North Texas gymnasts are applauding a decision to award the U.S. women's Olympic team bronze medals for the 2000 Sydney Games.
An investigation found that China entered an underage gymnast in the competition. The International Olympic Committee told the country to give back its bronze medals, which will be awarded to Team USA.
Coaches and athletes at the World Olympics Gymnastics Academy in Plano said they are glad Team USA is finally getting the medals it deserves. The gym is home to two Olympic champions, Nastia Liukin and Carly Patterson.
"For most of the girls, it's a one chance only," said Yevgeny Marchenko, co-owner of WOGA. "Very few make more than one Olympics. How embarrassing it is to get stripped of a medal."
Madison Kocian, a member of the U.S. Junior National Team, said she was "very excited" for Team USA.
"They've worked so hard, and I think they deserve it," she said. "But at the same time, it's a little sad for them (the Chinese women's team) to not get it."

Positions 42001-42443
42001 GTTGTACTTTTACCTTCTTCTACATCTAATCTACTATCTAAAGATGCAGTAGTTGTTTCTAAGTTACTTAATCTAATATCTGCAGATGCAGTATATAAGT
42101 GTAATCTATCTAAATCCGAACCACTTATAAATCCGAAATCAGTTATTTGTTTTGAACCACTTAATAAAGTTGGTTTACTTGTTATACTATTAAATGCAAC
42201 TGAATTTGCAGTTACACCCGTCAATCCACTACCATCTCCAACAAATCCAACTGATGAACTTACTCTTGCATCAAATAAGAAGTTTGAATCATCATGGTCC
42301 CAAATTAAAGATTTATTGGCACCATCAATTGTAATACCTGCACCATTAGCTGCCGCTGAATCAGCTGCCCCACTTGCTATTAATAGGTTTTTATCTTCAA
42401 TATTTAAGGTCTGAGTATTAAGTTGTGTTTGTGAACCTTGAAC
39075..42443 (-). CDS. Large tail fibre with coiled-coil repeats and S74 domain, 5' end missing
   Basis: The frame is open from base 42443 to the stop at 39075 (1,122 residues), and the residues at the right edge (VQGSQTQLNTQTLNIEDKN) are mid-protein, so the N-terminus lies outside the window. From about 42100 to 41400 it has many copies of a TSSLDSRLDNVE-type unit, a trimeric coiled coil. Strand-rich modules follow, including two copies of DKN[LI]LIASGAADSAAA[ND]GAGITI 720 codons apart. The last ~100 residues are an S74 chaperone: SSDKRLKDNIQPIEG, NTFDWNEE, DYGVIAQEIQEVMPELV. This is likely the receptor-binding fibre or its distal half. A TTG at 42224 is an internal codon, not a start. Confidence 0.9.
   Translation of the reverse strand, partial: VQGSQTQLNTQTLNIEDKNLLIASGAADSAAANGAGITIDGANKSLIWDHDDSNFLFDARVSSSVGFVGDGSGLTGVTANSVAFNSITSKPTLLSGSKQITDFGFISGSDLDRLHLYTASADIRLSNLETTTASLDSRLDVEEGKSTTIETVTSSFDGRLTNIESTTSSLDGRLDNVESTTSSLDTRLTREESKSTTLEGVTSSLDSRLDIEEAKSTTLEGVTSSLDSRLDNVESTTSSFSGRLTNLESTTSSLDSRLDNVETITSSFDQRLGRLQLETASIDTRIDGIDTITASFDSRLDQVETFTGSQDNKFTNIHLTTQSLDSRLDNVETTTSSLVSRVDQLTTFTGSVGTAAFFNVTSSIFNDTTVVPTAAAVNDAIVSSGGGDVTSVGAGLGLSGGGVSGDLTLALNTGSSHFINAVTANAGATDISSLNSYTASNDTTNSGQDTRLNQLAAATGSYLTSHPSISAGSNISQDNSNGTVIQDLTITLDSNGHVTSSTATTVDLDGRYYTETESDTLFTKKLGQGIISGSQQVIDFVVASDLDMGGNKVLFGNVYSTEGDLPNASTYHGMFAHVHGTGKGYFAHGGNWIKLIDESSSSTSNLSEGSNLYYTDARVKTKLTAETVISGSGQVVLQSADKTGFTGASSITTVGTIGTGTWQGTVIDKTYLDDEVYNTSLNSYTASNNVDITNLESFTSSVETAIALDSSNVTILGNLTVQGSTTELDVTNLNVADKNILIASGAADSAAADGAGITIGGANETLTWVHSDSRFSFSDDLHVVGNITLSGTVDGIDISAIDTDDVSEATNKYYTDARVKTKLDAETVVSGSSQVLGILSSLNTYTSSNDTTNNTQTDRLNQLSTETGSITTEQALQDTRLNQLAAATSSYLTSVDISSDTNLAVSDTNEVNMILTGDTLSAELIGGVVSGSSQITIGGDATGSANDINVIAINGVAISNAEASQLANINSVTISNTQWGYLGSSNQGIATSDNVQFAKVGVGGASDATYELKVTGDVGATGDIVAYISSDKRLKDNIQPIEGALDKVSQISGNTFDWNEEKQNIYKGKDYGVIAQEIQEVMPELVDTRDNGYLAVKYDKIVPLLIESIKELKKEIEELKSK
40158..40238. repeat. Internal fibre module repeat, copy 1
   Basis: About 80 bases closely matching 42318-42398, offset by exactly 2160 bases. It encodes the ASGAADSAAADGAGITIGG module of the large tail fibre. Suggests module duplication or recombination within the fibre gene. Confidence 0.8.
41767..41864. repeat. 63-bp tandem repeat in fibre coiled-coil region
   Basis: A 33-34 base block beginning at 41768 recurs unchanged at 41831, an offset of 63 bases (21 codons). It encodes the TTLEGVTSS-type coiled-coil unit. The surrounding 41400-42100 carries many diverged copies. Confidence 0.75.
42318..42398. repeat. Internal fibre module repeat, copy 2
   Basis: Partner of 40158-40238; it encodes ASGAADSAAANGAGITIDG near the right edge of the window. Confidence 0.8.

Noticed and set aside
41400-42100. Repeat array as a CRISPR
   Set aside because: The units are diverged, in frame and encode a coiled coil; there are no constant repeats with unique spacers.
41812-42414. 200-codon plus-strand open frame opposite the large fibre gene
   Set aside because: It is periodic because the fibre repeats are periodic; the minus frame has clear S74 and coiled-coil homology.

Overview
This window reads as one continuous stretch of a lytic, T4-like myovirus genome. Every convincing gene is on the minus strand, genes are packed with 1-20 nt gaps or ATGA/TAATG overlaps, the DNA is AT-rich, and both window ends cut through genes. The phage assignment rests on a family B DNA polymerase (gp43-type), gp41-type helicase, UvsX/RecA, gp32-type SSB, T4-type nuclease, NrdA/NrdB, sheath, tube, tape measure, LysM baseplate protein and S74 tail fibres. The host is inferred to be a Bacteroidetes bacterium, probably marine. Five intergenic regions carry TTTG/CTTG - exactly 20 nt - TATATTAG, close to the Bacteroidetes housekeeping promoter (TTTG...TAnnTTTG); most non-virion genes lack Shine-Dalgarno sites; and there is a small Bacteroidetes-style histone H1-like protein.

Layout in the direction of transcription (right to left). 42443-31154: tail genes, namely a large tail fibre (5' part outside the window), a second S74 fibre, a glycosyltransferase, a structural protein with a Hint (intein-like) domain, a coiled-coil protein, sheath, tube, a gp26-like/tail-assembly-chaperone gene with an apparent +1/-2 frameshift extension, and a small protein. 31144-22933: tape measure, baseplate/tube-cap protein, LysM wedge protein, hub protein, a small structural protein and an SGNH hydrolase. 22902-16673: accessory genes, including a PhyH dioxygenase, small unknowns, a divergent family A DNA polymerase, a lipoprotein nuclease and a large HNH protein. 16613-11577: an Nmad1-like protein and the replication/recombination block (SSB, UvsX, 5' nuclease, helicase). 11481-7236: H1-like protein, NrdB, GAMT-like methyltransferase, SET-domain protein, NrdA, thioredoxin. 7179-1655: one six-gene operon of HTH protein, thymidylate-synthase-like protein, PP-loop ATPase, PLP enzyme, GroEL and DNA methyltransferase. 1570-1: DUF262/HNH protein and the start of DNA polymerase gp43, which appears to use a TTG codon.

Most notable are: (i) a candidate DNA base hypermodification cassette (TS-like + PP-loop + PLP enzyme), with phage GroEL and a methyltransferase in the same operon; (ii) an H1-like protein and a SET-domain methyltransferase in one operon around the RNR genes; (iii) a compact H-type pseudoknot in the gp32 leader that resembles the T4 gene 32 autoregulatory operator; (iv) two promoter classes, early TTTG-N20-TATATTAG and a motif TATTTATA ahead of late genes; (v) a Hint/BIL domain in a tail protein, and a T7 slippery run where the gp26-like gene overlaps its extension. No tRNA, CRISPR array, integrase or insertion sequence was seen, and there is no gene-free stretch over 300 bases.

But Kocian said it was also "a little sad" that the entire Chinese women's team was taking the fall because of just one teammate.
Dong Fangxiao was said to be 17 years old at the time of the games, but an investigation revealed she was only 14 -- too young to compete.
"I feel very sorry for the people who put the athletes in this situation," Marchenko said.
"It's very difficult to say, because a lot of Chinese gymnasts always look very young," Marchenko said.
People raised suspicions again at the 2008 Beijing Games, when Liukin won the all-around gold, but took silver on the uneven bars. News media reports, gymnastics fans and USA Gymnastics had questioned if He Kexin, of China, who took the gold, was younger than 16.
"Well, we'll find out in 2018, I guess," Marchenko said with a laugh.
The International Gymnastics Federation investigated the allegations and said in October 2008 that all six members of the 2008 Chinese team were old enough to compete.